LIVE WEBCAM WITH WHALE SHARKS AND MANTA RAYS
More info: The incredible Ocean Voyager Aquarium is home to four whale sharks, four manta rays and thousands of other fascinating fish. As one of the largest single aquatic exhibits in the world, Ocean Voyager features an acrylic tunnel for guests to view thousands of marine creatures on all sides, as well as a giant acrylic viewing window to explore the oceans like never before.
Whales sharks are not whales; they are sharks, though they do have things in common with whales, such as their method of filter feeding and having a skeleton made of cartilage not bone.
Whale sharks are fish, rather than mammals like whales. They are the largest fish in the world and may grow up to 12 meters long, but on average they grow 5.5 to 10 meters and weigh 18.7 metric tonnes – about the size of a school bus ! Whale sharks have a flattened head and a blunt snout and short barbels – whisker-like sensory organs protruding from their nostrils. Their backs and sides are gray to brown with white spots and pale stripes. Their bellies are white. Each whale shark has its own unique pattern of spots, much like human fingerprints.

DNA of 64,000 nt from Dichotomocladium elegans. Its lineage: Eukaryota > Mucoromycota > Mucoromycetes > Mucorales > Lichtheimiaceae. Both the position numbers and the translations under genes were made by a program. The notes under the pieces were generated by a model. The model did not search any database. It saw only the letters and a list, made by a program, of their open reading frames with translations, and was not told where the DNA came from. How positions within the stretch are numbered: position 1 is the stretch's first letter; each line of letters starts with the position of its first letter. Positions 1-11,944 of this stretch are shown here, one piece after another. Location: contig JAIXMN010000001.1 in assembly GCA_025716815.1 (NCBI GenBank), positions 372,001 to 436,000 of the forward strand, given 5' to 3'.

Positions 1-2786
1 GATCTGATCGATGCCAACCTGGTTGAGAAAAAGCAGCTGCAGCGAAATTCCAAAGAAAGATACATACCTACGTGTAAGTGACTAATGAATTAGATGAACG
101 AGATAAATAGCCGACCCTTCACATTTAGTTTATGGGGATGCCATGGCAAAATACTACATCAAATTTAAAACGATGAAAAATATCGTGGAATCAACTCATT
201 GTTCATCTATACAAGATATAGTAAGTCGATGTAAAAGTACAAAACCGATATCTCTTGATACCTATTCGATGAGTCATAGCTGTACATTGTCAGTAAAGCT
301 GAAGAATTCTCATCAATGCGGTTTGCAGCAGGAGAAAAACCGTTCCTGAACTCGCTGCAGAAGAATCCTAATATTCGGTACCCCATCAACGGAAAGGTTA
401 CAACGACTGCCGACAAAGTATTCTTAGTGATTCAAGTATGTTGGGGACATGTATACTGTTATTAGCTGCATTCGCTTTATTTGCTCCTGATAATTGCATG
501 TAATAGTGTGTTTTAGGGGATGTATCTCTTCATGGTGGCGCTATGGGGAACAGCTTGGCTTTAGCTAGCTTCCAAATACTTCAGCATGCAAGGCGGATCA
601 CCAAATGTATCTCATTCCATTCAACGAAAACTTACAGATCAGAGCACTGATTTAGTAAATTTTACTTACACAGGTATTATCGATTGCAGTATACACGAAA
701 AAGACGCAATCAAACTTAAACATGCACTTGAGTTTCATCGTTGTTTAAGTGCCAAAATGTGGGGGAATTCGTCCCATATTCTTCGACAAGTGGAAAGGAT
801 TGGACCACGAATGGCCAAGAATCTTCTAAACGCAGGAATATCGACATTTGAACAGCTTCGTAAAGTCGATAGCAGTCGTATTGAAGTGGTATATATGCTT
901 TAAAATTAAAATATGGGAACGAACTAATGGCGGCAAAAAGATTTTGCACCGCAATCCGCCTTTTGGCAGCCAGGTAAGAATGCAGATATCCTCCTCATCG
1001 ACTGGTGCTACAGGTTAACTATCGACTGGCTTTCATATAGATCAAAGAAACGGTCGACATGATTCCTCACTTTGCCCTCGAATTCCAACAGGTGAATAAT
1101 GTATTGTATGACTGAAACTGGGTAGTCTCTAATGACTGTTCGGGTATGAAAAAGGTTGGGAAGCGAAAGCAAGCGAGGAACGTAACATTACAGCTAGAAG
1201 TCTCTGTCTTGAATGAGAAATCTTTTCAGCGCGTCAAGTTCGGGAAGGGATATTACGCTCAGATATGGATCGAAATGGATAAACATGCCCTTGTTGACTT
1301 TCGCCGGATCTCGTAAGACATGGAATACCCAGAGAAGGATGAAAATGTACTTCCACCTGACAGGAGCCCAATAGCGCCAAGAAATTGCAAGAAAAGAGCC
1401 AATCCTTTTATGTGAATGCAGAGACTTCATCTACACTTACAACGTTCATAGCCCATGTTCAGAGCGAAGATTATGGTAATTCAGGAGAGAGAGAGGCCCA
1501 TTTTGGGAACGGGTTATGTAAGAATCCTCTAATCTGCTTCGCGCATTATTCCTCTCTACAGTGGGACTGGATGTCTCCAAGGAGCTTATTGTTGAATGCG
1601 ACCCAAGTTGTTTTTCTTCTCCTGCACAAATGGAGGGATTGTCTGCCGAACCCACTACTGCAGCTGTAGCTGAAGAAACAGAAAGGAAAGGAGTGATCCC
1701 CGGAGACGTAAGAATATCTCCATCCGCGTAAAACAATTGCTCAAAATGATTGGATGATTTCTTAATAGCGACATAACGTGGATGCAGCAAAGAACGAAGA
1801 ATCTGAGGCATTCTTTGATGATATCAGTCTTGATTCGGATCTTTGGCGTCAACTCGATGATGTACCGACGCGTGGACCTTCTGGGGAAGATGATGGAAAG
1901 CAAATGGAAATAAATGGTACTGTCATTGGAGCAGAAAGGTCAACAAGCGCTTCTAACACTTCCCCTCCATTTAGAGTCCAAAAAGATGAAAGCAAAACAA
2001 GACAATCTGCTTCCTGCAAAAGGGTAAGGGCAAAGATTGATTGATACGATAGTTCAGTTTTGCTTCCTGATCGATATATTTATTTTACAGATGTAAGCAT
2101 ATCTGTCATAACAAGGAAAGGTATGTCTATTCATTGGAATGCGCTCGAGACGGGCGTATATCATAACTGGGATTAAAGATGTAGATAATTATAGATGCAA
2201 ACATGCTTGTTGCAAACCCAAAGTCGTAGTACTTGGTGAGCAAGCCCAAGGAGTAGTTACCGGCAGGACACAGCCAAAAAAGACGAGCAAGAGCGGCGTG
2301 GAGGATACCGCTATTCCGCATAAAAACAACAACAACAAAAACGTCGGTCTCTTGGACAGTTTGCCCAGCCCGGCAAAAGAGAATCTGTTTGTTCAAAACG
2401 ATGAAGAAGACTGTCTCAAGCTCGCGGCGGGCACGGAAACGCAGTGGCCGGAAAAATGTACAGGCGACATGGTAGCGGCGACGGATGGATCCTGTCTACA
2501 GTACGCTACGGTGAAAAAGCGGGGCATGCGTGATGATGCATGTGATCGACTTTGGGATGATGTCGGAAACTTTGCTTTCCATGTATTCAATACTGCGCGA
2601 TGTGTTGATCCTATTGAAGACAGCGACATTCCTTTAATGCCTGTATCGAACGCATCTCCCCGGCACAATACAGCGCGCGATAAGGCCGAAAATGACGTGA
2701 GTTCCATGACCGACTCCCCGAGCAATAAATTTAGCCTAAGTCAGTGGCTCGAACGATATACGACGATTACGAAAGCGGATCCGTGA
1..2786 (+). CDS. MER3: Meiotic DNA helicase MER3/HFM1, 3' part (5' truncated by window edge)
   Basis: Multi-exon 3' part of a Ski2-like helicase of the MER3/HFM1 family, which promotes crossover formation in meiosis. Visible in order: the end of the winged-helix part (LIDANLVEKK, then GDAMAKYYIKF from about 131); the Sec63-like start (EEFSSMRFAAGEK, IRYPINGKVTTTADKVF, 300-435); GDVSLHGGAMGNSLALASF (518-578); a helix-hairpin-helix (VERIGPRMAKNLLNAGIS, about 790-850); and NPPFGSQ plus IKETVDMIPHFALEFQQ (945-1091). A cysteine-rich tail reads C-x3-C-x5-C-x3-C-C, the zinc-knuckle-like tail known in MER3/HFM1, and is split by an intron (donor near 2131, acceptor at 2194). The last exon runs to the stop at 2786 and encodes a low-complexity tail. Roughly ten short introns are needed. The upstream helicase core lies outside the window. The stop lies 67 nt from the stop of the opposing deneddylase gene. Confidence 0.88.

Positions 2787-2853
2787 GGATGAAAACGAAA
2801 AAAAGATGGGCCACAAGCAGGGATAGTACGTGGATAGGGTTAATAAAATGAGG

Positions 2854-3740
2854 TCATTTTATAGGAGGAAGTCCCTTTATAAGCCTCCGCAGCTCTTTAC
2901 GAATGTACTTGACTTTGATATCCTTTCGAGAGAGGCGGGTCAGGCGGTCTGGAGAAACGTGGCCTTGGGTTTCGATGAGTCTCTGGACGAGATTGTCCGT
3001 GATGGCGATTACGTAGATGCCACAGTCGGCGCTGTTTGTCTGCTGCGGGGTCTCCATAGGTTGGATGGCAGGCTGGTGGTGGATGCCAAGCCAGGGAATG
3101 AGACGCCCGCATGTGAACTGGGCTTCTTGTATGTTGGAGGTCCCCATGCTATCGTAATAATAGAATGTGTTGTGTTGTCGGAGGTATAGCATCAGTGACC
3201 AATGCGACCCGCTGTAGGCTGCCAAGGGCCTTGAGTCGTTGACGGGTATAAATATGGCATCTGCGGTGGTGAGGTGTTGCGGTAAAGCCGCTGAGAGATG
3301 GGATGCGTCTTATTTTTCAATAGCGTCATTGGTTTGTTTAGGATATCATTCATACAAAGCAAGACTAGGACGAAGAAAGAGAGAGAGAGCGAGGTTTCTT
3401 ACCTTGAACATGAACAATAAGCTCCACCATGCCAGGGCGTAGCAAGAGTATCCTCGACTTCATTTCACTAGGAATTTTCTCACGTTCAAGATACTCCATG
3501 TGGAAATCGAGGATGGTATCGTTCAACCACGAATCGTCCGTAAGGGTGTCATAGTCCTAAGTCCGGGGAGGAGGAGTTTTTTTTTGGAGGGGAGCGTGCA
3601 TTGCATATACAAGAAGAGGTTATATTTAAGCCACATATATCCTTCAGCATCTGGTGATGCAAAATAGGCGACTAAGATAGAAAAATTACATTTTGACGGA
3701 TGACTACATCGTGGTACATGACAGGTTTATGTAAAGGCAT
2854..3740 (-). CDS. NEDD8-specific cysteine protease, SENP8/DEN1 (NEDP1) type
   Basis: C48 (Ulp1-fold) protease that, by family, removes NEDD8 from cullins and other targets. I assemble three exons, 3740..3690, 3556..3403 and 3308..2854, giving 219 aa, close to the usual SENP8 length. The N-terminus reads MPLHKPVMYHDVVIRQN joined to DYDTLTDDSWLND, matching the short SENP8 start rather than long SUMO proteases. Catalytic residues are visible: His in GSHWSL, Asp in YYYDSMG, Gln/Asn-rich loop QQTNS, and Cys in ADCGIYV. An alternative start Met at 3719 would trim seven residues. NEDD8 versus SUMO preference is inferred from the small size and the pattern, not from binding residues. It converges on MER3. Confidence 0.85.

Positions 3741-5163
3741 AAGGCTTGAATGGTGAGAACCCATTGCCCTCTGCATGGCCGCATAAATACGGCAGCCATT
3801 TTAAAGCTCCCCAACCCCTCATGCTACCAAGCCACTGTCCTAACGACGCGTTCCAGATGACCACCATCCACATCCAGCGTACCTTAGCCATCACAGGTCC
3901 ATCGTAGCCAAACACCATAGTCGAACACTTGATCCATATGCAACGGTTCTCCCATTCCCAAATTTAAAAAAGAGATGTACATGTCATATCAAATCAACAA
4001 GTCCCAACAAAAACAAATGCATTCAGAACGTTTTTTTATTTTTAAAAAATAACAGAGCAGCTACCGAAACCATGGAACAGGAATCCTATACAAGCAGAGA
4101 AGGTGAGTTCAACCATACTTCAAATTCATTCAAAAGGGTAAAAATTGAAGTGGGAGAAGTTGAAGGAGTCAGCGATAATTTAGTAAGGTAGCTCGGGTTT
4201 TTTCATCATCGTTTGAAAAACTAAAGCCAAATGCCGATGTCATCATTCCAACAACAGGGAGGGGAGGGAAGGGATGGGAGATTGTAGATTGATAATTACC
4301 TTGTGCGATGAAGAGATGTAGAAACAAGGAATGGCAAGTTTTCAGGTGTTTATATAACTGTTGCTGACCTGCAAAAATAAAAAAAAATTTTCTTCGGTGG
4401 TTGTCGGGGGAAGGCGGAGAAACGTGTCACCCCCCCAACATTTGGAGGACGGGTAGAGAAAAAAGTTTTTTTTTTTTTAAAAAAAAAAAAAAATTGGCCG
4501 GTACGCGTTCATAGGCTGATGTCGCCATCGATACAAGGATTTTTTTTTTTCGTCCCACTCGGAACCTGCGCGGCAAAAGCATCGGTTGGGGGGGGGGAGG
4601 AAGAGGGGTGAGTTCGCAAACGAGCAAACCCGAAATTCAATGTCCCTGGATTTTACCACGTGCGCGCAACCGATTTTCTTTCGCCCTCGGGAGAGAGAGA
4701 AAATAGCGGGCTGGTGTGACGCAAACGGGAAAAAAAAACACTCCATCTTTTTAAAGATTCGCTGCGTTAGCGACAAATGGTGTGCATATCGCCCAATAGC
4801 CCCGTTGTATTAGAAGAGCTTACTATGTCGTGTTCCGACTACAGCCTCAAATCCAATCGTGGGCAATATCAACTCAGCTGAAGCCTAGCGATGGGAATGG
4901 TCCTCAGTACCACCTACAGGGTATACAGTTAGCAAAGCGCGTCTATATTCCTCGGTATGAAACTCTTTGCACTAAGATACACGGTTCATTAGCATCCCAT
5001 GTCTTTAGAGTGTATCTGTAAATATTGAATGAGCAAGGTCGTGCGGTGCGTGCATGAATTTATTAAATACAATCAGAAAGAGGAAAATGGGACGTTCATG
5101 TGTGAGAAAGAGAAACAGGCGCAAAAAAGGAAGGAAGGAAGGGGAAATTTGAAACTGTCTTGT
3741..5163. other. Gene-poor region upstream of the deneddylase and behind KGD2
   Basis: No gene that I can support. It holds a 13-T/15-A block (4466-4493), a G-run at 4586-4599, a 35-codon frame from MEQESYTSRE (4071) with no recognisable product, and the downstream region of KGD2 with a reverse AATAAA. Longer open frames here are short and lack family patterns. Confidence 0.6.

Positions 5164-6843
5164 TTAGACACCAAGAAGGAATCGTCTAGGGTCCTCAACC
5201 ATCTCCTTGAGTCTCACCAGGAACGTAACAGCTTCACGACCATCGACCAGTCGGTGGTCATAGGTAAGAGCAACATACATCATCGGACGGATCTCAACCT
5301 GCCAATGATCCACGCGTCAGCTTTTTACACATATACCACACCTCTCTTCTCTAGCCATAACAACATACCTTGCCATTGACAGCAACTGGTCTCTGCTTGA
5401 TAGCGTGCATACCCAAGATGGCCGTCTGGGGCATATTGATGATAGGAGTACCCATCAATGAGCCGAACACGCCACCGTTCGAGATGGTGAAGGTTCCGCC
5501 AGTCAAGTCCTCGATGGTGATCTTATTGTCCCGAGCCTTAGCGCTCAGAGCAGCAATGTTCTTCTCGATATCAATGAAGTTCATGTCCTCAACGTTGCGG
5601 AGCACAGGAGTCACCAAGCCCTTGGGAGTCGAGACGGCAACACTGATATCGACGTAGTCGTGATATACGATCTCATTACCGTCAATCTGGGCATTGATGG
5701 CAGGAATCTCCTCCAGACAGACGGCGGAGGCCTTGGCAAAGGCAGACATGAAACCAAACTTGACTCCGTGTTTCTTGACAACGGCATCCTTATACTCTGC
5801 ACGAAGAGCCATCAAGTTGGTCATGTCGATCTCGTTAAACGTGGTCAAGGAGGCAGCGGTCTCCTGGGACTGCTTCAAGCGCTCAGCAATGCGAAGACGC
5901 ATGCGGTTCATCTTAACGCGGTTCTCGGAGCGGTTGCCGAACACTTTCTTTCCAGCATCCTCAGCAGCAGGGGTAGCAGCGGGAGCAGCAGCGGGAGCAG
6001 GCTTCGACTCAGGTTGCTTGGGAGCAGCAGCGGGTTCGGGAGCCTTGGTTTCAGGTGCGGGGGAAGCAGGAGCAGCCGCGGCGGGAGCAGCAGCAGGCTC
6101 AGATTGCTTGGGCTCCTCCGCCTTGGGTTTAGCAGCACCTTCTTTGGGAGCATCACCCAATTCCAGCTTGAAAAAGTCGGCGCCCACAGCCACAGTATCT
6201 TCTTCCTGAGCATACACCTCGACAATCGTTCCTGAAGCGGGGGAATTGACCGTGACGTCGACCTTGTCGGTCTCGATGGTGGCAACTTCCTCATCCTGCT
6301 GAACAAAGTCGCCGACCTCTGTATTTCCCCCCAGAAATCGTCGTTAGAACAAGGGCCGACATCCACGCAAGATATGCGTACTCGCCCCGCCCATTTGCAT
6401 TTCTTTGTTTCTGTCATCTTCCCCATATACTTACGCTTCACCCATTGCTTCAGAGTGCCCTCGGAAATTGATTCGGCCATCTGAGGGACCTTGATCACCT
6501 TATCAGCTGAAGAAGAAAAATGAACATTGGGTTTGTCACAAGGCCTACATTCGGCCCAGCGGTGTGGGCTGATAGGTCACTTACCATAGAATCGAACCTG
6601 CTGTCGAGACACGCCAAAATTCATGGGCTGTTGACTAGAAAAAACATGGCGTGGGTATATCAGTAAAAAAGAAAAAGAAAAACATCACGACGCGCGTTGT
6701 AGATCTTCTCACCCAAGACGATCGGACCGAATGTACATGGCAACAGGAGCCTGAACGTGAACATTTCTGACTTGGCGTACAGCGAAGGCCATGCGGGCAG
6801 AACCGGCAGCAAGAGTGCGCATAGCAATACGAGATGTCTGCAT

Whale sharks are filter feeders - they open their mouths, let in a large volume of water, filter out the food and then release the water and any debris back into the ocean. They do not attack and tear apart their prey like most other sharks. Plankton are their main food source, but they also eat shrimp, algae and other marine plant material, sardines, anchovies, mackerels, squid, tuna and albacore.
Despite their huge size, whale sharks are not dangerous but are gentle creatures that mostly ignore humans.
Whale sharks have a lifespan that is estimated to be 70 to 100 years.